Four different polyvinylpyrrolidone polymers and copolymers were used. The compositions, molecular weights and water solubilities of these polymers are set forth in the following Table 1:

TABLE 1
Composition and Properties of Polymers
NameCompositionMolecular weightSolubility in water
PVP, K-30polyvinylpyrrolidone, K-value66,800 gpc/mallshighly soluble
range 26-35
PVP, K-90polyvinylpyrrolidone, K-value1,570,000 gpc/malls  >270 g/L
range 88-100
PVP/VAcopolymer of vinylpyrrolidone and55,000 gpc/malls  300 g/L
vinyl acetate (60/40)
PVP/MA/IAcopolymer of vinylpyrrolidone,270,000 gpc/malls highly soluble
methacrylamide and vinyl
imidazole

The results obtained are set forth in the following Table 2 in which “Removal” refers to whether or not the barrier film was easily removable according to the test method described above, while “Curing” refers to whether or not the barrier film passed ASTM C 309:

TABLE 2
Results
Concentration, % based on total solids content
10542
PolymerRemovalCuringRemovalCuringRemovalCuringRemovalCuring
PVP, K-30failnotFailfailnotnotnot donenot
donedonedonedone
PVP, K-90passfailPasspasspasspassfailpass
PVP/VAfailnotfailnotnot donenotnot donenot done
donedonedone
PVP/MA/IApassfailPasspasspasspassfailpass

several tests were “not done” due to the failure of removability at higher concentrations of the water-soluble polymer.

From the above, it can be seen that two of the indicated polymers, PVP K-90 and PVP/MA/IA, produced barrier films which were both easily removable and met the requirements of ASTM C 309, even though they had significantly different molecular weights and water solubilities, but only if present in the concrete curing compounds in suitable amounts. However, when these same polymers were used in concentrations that were too low, the barrier films obtained were not easily removable. Similarly, when these polymers were used in concentrations that were too high, the barrier films obtained could not meet the moisture retention requirements of ASTM C 309.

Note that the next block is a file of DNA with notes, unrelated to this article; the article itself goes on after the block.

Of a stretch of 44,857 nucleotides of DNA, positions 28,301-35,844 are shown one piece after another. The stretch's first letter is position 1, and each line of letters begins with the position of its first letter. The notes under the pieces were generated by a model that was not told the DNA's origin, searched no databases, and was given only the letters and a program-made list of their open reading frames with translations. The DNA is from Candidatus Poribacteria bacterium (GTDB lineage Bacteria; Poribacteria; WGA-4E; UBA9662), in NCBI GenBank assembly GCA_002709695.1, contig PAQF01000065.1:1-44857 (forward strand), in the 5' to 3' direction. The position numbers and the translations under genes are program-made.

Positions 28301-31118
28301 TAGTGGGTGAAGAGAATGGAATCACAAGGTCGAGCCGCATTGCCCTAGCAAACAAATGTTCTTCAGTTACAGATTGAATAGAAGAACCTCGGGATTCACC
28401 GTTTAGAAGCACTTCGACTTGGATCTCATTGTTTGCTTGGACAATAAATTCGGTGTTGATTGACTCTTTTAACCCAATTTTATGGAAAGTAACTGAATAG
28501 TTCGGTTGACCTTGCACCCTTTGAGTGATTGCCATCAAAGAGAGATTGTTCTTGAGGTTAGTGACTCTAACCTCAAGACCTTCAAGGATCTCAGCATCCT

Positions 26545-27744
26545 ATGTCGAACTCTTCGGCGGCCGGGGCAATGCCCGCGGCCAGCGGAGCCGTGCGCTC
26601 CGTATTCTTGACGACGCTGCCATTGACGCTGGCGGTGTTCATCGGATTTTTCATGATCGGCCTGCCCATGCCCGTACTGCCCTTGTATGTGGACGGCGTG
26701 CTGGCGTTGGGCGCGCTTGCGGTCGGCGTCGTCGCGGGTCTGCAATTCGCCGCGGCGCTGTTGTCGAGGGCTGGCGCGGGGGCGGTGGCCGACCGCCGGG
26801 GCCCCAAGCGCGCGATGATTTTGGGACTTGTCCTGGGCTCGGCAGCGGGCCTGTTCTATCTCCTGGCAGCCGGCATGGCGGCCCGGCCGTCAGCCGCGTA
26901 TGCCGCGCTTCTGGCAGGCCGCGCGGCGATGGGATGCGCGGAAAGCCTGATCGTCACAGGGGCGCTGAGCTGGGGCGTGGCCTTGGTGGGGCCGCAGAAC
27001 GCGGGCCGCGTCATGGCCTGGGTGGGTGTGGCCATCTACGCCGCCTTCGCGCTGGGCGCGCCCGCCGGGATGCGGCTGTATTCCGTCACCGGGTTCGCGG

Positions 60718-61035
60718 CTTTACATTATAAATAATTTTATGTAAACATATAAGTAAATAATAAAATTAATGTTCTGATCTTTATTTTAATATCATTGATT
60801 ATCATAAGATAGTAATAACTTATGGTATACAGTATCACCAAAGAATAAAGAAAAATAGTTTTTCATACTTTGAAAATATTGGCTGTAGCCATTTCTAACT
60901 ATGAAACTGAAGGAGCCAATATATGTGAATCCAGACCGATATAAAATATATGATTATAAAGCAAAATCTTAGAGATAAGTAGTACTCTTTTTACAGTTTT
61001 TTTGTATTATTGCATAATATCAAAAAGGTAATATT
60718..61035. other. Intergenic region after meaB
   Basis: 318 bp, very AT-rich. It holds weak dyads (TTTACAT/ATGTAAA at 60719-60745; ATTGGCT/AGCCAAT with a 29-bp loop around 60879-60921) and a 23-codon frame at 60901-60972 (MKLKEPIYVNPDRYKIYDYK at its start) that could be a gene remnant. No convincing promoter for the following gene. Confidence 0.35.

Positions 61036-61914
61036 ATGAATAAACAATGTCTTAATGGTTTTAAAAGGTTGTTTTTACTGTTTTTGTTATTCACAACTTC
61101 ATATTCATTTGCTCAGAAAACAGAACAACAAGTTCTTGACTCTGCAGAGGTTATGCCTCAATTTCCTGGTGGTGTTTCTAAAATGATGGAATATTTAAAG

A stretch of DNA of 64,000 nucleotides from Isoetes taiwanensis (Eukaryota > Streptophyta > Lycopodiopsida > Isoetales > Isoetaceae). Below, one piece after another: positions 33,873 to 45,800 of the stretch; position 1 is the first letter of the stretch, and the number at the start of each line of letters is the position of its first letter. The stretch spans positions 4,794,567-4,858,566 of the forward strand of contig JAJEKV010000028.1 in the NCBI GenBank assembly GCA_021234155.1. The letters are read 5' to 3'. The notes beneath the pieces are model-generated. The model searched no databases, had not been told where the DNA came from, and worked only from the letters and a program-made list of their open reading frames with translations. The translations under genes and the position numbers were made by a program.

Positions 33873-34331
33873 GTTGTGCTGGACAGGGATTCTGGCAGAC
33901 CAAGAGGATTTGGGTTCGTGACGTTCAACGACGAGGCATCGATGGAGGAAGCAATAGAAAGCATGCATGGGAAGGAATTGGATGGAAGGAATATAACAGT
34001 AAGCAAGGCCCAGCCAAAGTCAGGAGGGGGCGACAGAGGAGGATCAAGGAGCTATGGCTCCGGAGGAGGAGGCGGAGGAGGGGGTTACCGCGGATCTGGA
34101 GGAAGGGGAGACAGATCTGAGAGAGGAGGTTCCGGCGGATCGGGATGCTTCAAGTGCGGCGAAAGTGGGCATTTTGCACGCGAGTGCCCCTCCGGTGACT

The above results further show that the polymers having molecular weights which are too low, PVP K-30 (MW=66,800) and PVP/VA (MW=55,000), formed barrier films which were not easily removable even if used in significant amount.

Although only a few embodiments of the present invention have been described above, it should be appreciated that many modifications can be made without departing from the spirit and scope of the invention. All such modifications are intended to be included within the scope of the present invention, which is to be limited only by the following claims: